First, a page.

Middle School Worries

We are in the final stretch of school for my fifth grade students; there are fewer than six weeks left in the year.  My students are starting to get anxious about transitioning to middle school.  Since we are a small, private school, there are about five different schools my 13 students will be heading to in the fall.  This makes the transition even more difficult for them because most of them won’t have even one friendly face in 6th grade. So, their apprehension is understandable.

In order to help open the door for discussion, I am reading to them a book of poems about middle school called Swimming Upstream by Kristine O’Connell George.  As a graduate/survivor of middle school, I find these poems funny and nostalgic, but they present some very real concerns for my students: lockers, changing clothes for gym, new friends, picking classes, new teachers.  Not only do we get to talk about poetry and literary devices, we also get to talk about middle school.

After I read today, I had them write down some questions they have about middle school for me, and they were so sweet.  They wanted to know if it was going to be hard, if the teachers were going to be nice, if there were going to be bullies.  I love this class so much, and I am truly going to miss them next year; I wish I could go with them all to middle school.  Since I can’t do that, I will answer their questions and try to get them calm (and maybe even excited!) about moving on to 6th grade.  As much as it melts my heart when they say that they want to come back to 5th grade next year (#proudteacher), I know they will eventually like 6th grade.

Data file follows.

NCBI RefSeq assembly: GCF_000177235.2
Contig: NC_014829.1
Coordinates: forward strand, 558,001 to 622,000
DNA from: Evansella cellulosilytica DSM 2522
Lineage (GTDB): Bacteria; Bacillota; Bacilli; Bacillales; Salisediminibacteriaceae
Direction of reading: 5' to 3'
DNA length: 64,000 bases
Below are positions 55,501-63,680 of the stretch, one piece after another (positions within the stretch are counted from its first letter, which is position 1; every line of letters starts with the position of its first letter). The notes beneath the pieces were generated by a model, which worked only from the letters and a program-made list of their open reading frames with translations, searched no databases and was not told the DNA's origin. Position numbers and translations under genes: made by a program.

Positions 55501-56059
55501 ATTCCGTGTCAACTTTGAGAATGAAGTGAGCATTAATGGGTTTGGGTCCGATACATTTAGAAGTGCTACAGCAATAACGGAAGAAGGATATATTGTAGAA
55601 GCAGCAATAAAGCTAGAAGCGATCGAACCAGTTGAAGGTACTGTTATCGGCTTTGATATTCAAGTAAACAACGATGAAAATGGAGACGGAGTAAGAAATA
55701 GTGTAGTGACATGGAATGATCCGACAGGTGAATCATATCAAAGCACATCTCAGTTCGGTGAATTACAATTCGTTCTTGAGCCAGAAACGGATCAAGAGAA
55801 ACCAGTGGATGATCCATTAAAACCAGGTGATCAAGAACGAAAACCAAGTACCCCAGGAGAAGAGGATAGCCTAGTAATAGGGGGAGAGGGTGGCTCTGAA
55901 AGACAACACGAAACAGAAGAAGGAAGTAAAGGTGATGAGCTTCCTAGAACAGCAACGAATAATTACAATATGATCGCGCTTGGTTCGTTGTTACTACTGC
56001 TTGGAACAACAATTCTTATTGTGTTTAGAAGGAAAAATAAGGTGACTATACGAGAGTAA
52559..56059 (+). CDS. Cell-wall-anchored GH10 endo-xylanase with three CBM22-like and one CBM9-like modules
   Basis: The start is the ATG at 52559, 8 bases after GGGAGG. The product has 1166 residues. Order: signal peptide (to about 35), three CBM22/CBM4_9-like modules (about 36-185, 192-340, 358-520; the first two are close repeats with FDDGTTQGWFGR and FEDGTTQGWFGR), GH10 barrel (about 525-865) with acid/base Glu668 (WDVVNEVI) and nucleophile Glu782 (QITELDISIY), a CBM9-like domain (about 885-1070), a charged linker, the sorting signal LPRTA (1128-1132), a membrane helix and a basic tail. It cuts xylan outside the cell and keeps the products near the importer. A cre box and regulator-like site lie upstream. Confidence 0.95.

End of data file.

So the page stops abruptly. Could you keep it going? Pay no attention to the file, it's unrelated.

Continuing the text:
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2 thoughts on “Middle School Worries

  1. Ramona says:

    Sounds like a dreamy class and only 13 students! I’ve read that book of poems. Great way to open up conversations with your fifth graders/rising sixth graders!

    Like

  2. dogtrax says:

    I have sixth graders in same position — about to head to a huge regional school (middle and high school building). I just ordered the poetry book you suggested. Sounds perfect for talks of transitions. Thanks!
    Kevin

    Like

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